Discounting social investments should definitely come with conditions. The current framework, based on the Commission’s Communication of 13 January 2015, has thus far not lived up to expectations because of its opaque rules, cumbersome procedures and overall conditions of macroeconomic uncertainty.30 The same bureaucratic logic applies to Juncker’s even more ambitious €315 billion Investment Plan for Europe.31 Making social investments eligible for exemptions from the SGP and Fiscal Compact deficit procedures should be confined to lifelong training and education, as promoting and protecting human capital is the lynchpin of any effective social investment strategy. There should also be an upper limit to such social investment exemptions. For example, with an added one per cent of GDP in human capital investment for a decade or so, preferably matched by domestic public finances, the added advantage at the macro EU-level would be a more synchronised business cycle at a higher level of aggregate demand.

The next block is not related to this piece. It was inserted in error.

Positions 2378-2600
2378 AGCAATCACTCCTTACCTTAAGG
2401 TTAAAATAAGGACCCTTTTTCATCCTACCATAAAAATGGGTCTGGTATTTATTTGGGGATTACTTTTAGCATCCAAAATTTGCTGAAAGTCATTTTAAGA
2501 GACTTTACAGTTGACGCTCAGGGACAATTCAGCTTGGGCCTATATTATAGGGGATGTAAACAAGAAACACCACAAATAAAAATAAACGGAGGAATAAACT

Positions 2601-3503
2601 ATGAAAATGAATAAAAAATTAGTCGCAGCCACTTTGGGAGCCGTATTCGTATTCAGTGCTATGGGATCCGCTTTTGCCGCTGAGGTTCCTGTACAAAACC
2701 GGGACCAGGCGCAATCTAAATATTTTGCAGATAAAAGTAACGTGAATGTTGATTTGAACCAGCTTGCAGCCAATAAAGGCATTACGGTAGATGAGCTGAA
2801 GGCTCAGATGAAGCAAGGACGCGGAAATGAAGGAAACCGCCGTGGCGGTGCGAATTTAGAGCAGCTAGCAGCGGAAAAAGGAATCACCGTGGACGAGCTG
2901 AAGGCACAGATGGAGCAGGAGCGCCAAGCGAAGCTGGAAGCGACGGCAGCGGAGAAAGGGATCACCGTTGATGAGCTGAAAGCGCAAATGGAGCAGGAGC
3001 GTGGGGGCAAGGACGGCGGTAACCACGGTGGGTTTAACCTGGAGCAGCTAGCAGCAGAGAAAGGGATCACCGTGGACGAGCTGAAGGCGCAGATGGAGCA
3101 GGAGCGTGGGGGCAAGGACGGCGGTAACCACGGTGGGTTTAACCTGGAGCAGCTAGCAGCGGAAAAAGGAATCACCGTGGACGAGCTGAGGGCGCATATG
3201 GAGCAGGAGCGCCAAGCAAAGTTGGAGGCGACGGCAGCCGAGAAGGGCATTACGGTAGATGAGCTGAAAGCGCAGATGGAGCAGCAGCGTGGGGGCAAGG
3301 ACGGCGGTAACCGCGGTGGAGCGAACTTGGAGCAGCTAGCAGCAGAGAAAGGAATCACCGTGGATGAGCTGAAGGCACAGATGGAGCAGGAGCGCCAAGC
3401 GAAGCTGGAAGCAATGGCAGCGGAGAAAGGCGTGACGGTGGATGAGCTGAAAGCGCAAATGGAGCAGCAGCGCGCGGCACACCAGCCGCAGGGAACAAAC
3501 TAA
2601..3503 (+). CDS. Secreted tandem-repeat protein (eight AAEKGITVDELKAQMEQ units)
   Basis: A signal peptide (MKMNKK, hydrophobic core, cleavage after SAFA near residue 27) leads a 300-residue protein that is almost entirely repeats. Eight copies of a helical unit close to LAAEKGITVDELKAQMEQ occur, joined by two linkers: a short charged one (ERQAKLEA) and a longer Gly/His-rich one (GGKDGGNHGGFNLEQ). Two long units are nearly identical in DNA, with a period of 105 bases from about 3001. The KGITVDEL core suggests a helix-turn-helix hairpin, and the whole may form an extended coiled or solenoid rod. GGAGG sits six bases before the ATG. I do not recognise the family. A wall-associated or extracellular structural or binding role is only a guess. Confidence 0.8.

Special attention should be paid to low-hanging fruit. We know full well that a three-month long summer break is harmful to the social and cognitive development of disadvantaged children. Redesigning the school calendar to create a better distribution of school holidays is practically costless. In the future European Semester process, member state governments should present their reform ambitions in a comprehensive fashion across stock, flow and buffer policies as they put in their proposals for greater fiscal leeway on specific human capital stock investments. Italy and Spain could opt for the creation of immediate (and primarily female) jobs by making huge investments in high quality childcare centres. France could pursue a radical improvement of its system of vocational education and training based on the Finnish and German examples, while Belgium, the Netherlands and Slovenia could ramp up their rather regressive lifelong learning arrangements. Effective monitoring of social policy reform trajectories, under the European Semester exercise, requires a wider ambit of policy interventions than evaluating isolated human capital stock investments. We need more “contextualised” information about what kind of policy mixes of preventive stock, allocative flow, and corrective buffer policies are needed for people to realise their full potential throughout the life course. The focus should be on the alignment of stocks, flows and buffers using a layered empirical methodology for policy evaluation with an emphasis on how different policies work together to achieve the desired outcomes in terms of growth and wellbeing, and country-specific recommendations should be articulated accordingly.